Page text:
There is a certain deceit in a reflected image – a reflection in a mirror gives us the idea that we are seeing a truthful likeness. But of course we are party to this conspiracy ourselves, knowing it not to be the case. And the mirror gives a sense of depth that again we allow ourselves to be taken in by, the surface of the glass being impenetrable and unyielding.
The Claude glass or black convex mirror which I have been using to make many of my recent drawings and which I described in the entry entitled, “Polarities of Light and Dark”, adds another layer to this deceit. Across its dark surface the reflected image is tonally unified in a way that no ordinary mirror would allow.
I recently discovered that when the first daguerreotypes, those early photographic images on copper plated with a layer of thin silver, were first described in a public lecture, they were likened to a Claude glass. And if you hold a daguerreotype in your hand you can understand why – at the slightest movement of your head, the image seems to have vanished leaving behind a ghost image of what appeared to be so clear just a moment ago.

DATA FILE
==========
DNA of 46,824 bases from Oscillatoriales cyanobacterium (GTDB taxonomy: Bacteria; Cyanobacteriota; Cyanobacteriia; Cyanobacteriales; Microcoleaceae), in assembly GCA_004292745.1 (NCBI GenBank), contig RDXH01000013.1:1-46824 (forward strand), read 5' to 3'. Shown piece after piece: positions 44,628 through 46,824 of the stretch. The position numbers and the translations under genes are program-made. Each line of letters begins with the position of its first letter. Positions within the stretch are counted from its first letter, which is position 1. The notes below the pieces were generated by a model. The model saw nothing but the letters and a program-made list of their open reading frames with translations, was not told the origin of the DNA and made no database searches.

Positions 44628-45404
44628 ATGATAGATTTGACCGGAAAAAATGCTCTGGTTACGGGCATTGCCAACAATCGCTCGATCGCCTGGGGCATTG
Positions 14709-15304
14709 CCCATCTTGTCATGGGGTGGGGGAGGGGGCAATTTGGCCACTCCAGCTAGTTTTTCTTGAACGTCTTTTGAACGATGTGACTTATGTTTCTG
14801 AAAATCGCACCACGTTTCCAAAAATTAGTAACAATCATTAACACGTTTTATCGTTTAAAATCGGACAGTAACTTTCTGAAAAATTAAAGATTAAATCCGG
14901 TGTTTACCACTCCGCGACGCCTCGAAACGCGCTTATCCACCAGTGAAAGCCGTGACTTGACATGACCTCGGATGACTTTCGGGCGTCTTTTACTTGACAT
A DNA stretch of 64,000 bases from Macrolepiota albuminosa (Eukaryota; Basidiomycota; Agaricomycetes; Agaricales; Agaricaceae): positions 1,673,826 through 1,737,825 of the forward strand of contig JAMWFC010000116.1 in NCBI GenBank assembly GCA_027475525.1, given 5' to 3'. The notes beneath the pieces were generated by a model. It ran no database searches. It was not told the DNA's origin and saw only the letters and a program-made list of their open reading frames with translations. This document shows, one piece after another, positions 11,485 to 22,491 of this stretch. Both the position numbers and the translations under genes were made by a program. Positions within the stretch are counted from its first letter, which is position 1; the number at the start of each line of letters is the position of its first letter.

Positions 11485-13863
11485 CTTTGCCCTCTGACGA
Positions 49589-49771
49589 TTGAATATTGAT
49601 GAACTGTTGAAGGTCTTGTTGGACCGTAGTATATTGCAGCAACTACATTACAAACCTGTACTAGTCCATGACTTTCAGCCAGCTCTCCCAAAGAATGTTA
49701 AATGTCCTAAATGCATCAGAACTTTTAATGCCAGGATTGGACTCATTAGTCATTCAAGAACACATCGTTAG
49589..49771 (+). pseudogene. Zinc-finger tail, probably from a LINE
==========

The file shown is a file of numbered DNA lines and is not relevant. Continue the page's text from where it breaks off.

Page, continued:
I first had the idea of using pure silver and palladium in my drawings when I began to experiment with some precious nine-times-dyed sheets of indigo paper. The paper has a bloom – hints of iridescent purple across its surface. I had discovered from discussions with Neil Brown at the Science Museum that Claude glasses can be found in a range of tints of black – brown, violet, blue – and so the indigo paper seemed to be right for the new drawings.
Each day I have been working in bound powders of pure metal across the surfaces of the paper. Sometimes the metal is difficult to manage but I want to persevere. Repetitious tiny drawn marks accumulate and the drawn image takes on a different form – like the Claude glass and the daguerreotype it seems to invite a closer look – and then it winks and starts to disappear as you begin to move your head.
Click on thumbnails for larger versions.